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March 1, 2022

The dog attack trauma and drama continue here. Most people really don't get what a BFD getting attacked by dogs truly is. For many people, it's lifechanging. After I posted Dog Attack: 5 Things NOT to Say, fellow survivors of dog attacks shared their pet peeves. Here's a round up of more comments or suggestions that don't help. Plus, the story of an aggressive dog in my past.


More Comments You Definitely Should NOT Make After a Dog Attack

1. "Hang in there."

I've been guilty of saying this to pals in other scenarios -- life stress, big diagnoses, chronic illnesses, breakups, etc. I'm working on removing the phrase from my vocab. I know it's meant to be supportive, but when you're already hanging in there by a very narrow thread, it rings hollow. Let's all stop saying it in any context. 

2. "If you'd been more alpha, it wouldn't have happened."

STFU. STFU. STFU with the outdated, totally debunked, scientifically false pack leader BS. If you don't understand why this whole concept is the biggest load of crap, please do some reading on the topic. I suggest this article by Pat Miller, which reads in part ... "Why every mention of 'alpha dogs' or 'dominant' dogs is dangerous to all dogs." In fact, there's a good chance that at least some aggressive dogs have been trained using punishment and intimidation, which only makes things worse. Think of it like this -- punishment dog training is like domestic violence toward dogs. It damages the dog and makes it more likely (not less) that the dog will bite or attack. 

3. "It has never happened before."

Ahhh, denial. The problem with dog bite records is that dog bites and dog attacks are grossly underreported because SO many of them happen at home or with friends / family by known dogs or because other people don't want the dog to "get in trouble." In other words, just because there isn't an official record of a prior dog bite or attack doesn't mean there haven't been other incidents. I'm also fairly certain that dog bite records don't get shared across jurisdictions in a lot of places, so if a dog moves around, his bite records might not go with him. In Colorado, though, some dangerous dogs go onto a statewide registry.

Yes, sure, there is a first time for everything. Handled properly it should also be the LAST time too, but it often isn't because people don't take it seriously, don't take responsibility for the danger some dogs pose, and don't take steps to address the problem to keep others safe. 

For about 10 days, many years ago, we had a dog who started showing aggression toward me and our other dog at the time. Thankfully, he never bit or attacked per se, but he easily could have. After one particular scary incident, a savvy friend told me to get that dog out of my house before he hurt me. We returned him to the shelter. They euthanized him. Heartbreaking as it was. It was 100% the right decision for that dog. He was dangerous because he was suffering. Emotional suffering is still suffering. We lay dogs to rest for their physical ailments. We should also lay them to rest for certain behavioral ailments too. People want pets not projects, as the saying goes.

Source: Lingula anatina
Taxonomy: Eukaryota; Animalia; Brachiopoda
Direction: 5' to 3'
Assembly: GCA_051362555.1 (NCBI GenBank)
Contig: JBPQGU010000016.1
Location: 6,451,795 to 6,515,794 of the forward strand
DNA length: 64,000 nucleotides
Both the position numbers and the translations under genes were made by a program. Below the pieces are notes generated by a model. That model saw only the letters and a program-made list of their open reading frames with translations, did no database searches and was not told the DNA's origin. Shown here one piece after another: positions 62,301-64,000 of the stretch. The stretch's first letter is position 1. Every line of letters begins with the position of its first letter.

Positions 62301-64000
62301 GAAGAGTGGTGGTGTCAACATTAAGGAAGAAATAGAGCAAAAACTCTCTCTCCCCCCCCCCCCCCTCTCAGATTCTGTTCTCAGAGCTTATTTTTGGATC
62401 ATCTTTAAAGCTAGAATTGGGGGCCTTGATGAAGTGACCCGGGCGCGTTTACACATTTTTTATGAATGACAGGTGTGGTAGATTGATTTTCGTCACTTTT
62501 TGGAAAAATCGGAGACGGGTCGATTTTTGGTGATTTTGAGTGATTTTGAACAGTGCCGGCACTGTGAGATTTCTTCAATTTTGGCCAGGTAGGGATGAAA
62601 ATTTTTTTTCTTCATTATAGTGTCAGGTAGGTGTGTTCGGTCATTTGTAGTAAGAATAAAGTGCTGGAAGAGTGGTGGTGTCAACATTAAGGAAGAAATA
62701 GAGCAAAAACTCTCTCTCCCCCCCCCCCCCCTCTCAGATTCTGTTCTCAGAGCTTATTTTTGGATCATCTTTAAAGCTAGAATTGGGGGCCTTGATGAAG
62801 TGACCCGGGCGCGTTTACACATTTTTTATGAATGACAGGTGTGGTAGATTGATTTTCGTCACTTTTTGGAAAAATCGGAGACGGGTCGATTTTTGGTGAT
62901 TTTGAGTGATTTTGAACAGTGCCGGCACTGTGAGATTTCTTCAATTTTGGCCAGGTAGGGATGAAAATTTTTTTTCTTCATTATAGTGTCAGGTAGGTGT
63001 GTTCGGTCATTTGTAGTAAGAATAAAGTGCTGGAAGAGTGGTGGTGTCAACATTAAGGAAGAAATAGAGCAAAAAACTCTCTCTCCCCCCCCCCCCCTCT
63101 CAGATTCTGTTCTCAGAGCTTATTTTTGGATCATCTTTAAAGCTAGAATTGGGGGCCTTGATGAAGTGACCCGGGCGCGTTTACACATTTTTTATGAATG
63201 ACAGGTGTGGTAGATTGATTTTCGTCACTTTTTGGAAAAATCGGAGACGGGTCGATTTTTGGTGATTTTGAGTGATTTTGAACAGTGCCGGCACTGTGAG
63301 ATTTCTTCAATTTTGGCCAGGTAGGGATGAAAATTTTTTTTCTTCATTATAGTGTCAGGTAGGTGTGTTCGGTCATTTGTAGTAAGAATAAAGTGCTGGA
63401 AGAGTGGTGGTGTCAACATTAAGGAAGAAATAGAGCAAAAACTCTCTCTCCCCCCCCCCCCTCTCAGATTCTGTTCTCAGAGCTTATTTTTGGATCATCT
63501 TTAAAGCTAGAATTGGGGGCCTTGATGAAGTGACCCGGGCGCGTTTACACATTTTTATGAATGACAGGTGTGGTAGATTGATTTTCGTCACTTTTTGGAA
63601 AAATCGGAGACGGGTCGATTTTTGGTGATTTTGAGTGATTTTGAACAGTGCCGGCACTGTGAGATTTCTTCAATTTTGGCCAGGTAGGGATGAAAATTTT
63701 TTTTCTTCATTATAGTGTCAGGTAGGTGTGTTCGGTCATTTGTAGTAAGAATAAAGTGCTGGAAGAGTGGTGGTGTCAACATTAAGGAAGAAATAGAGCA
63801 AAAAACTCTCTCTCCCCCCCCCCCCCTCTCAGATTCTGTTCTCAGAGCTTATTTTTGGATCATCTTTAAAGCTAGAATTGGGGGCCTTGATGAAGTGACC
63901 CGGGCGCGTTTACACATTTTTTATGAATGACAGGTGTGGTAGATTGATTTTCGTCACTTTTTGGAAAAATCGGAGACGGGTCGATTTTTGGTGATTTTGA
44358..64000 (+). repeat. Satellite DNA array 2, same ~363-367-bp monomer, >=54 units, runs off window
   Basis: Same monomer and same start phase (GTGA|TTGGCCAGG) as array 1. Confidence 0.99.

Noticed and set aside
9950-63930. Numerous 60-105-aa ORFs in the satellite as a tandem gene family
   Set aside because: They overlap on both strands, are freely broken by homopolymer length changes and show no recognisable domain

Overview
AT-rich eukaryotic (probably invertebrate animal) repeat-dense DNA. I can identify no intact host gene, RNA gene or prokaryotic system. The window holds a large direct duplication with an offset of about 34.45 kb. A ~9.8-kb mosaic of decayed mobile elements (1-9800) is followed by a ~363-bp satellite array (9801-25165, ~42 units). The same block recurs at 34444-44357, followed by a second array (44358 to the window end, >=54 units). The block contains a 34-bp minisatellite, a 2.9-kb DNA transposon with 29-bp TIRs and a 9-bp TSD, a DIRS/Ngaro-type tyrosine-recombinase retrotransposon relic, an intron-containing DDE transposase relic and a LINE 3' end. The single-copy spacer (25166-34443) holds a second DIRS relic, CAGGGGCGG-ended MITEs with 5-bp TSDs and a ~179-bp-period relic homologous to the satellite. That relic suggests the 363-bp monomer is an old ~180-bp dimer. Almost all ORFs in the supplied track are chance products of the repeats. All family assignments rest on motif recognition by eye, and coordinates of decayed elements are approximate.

dark gray headstone with red rose on top - graphic for second dog attack post

4. "Why can't you walk somewhere else?"

Because people shouldn't (bleeping) have to. Neighborhoods, communities, parks, trails, roads, etc. should be SAFE for walkers of all species. And, in many cases, especially if you live with more than one dog and walk them individually, it's logistically impractical to pack up and go somewhere else to walk. It takes too much time. Some of us work for a living. 

5. "Your presence alone triggered the dog attack."

If a dog attacks someone simply for walking in public, then that (bleeping) dog shouldn't be in public. Period. 

6. Any discussion of how leash handling would have helped prevent a dog attack.

A lot of the discussion around dog bites and dog attacks fall into the trap of only focusing on leashes because often nothing good happens when an off-leash dog runs up to an on-leash dog. It's a major problem. I get it. Yet, it's in the same category as telling people what they should have done that we covered earlier. Maybe helpful in broader discussions. Not helpful for someone following an attack. 

About the Author Roxanne Hawn

Trained as a traditional journalist and based in the Rocky Mountains of Colorado, USA, I'm a full-time freelance writer for magazines, websites, and private clients. My areas of specialty include everything in the lifestyles arena, including health and home, personal finance and other consumer interests, relationships and trends, people and business profiles ... and, of course, all things pet related.

I don't just love dogs. I need them in my life. Seriously.

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